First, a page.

In one of his psalms David declares, “As a father pities his children, so the Lord pities those who fear Him” (Ps. 103:13). The word pities refers to showing love and compassion. This tender word gives us a picture of how deeply our heavenly Father loves His children, and it reminds us what a great gift it is to be able to look to God and cry, “Abba, Father” (Rom. 8:15).
God longs for you to listen again to the story of His love for you when you are restless on your own journey through life. Your heavenly Father is always near, ready to encourage you with His Word.
In a park near our home there’s a trail I enjoy walking on. Along one section there’s a panoramic view of red sandstone rocks in the Garden of the Gods with the majestic 14,115-foot Pikes Peak behind them. From time to time, though, I find myself walking that section occupied with some problem and looking down at the wide, smooth trail. If no one is around, I may stop and say aloud, “David, look up!”
The psalms known as “Songs of Ascents” (Ps. 120–134) were sung by the people of Israel as they walked the road up to Jerusalem to attend the three annual pilgrim festivals. Psalm 121 begins, “I will lift up my eyes to the hills. From whence comes my help?” (v. 1). The answer follows, “My help comes from the Lord, who made heaven and earth” (v. 2). The Creator is not an aloof being, but a companion who is always with us, always awake to our circumstances (vv. 3-7), guiding and guarding our journey through life “from this time forth, and even forevermore” (v. 8).
Along life’s path, how we need to keep our eyes fixed on God, our source of help. When we’re feeling overwhelmed and discouraged, it’s all right to say aloud, “Look up!”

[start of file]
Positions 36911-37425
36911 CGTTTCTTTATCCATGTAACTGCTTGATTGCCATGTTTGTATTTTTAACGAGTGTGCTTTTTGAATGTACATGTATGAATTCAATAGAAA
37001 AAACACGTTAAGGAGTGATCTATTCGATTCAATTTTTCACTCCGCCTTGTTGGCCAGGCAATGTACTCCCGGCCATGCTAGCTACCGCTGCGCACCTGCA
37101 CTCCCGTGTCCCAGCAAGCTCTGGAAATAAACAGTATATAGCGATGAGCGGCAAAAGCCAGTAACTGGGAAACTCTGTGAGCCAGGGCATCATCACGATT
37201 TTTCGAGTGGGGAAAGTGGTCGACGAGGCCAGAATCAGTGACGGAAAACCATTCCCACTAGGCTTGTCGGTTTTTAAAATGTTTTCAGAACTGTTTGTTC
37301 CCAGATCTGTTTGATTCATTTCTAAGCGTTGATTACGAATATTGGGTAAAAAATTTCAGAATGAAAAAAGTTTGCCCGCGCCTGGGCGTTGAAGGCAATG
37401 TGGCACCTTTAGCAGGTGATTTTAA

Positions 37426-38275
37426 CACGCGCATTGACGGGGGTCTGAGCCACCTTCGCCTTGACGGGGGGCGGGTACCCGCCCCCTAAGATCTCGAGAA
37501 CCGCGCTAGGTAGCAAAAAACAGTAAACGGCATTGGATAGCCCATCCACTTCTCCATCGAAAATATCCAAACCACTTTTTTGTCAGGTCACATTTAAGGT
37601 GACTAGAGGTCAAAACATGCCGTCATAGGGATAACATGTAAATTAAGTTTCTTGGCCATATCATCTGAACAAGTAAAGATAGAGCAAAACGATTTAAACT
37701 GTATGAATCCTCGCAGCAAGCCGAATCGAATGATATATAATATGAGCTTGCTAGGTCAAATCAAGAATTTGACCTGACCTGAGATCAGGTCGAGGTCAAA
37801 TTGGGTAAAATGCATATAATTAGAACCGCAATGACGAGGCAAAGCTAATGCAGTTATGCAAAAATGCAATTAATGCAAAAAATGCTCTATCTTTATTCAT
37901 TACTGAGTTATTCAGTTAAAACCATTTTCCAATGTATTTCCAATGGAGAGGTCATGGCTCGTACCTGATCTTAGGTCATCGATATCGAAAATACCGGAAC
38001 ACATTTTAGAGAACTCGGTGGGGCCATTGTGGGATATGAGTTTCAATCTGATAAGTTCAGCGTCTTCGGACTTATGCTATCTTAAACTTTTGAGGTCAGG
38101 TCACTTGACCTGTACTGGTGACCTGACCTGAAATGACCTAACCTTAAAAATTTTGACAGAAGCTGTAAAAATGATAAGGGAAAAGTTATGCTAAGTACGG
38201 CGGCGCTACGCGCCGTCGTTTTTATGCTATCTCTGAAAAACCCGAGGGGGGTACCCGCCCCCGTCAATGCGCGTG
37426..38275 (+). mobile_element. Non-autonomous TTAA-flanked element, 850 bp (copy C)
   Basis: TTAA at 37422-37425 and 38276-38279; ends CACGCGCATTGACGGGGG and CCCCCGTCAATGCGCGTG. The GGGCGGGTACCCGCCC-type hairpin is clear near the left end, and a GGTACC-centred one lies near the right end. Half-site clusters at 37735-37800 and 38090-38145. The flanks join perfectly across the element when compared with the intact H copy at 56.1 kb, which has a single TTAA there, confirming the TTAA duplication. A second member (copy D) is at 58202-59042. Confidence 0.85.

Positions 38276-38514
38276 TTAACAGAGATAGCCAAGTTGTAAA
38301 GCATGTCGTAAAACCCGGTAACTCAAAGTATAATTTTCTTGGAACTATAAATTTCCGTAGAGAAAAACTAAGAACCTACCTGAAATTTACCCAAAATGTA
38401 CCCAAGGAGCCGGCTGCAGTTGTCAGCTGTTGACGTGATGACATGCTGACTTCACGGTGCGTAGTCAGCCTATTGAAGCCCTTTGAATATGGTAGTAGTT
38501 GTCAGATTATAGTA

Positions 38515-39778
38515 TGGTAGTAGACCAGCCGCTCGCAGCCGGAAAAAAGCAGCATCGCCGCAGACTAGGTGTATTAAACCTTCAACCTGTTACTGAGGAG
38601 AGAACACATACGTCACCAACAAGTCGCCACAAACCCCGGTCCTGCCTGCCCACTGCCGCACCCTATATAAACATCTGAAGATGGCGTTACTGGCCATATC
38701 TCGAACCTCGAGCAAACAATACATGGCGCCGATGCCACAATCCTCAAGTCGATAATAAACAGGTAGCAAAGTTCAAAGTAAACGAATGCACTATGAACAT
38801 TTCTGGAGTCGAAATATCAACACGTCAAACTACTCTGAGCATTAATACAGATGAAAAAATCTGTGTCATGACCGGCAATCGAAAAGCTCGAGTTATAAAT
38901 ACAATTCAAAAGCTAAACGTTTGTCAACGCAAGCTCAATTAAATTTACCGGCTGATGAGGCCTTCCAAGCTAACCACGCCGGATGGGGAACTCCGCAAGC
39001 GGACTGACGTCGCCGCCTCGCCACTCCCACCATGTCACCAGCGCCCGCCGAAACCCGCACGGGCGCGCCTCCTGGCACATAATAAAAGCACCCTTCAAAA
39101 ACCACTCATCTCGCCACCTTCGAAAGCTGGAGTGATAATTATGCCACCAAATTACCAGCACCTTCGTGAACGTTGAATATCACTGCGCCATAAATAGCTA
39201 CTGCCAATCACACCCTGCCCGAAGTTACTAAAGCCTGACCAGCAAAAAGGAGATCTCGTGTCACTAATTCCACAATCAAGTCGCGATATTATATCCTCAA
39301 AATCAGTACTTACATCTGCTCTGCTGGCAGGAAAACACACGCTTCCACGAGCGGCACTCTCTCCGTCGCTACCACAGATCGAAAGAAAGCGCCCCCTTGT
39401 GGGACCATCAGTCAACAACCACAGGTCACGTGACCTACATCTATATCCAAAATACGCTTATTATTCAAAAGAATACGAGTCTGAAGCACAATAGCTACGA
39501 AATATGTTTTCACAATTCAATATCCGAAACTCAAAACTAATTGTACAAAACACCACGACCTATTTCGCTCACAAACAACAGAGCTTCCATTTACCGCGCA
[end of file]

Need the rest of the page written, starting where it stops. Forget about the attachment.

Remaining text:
Early in my Christian life the demands of commitment made me wonder if I could make it past a year without returning to my old sinful ways. But this Scripture verse helped me: “The Lord will fight for you; you need only to be still” (Exod. 14:14 niv). These are the words Moses spoke to the Israelites when they had just escaped from slavery in Egypt and were being pursued by Pharaoh. They were discouraged and afraid.
As a young believer, with temptations engulfing my world, this call “to be still” encouraged me. Now, some 37 years later, remaining still and calm while trusting Him in the midst of stress-laden situations has been a constant desire for my Christian living.
“Be still, and know that I am God,” the psalmist says (Ps. 46:10). When we remain still, we get to know God, “our refuge and strength, a very present help in trouble” (v. 1). We see our weakness apart from God and recognize our need to surrender to Him. “When I am weak, then I am strong,” says the apostle Paul (2 Cor. 12:10).
Daily we grind through stress and other frustrating situations. But we can trust that He will be faithful to His promise to care for us. May we learn to be still.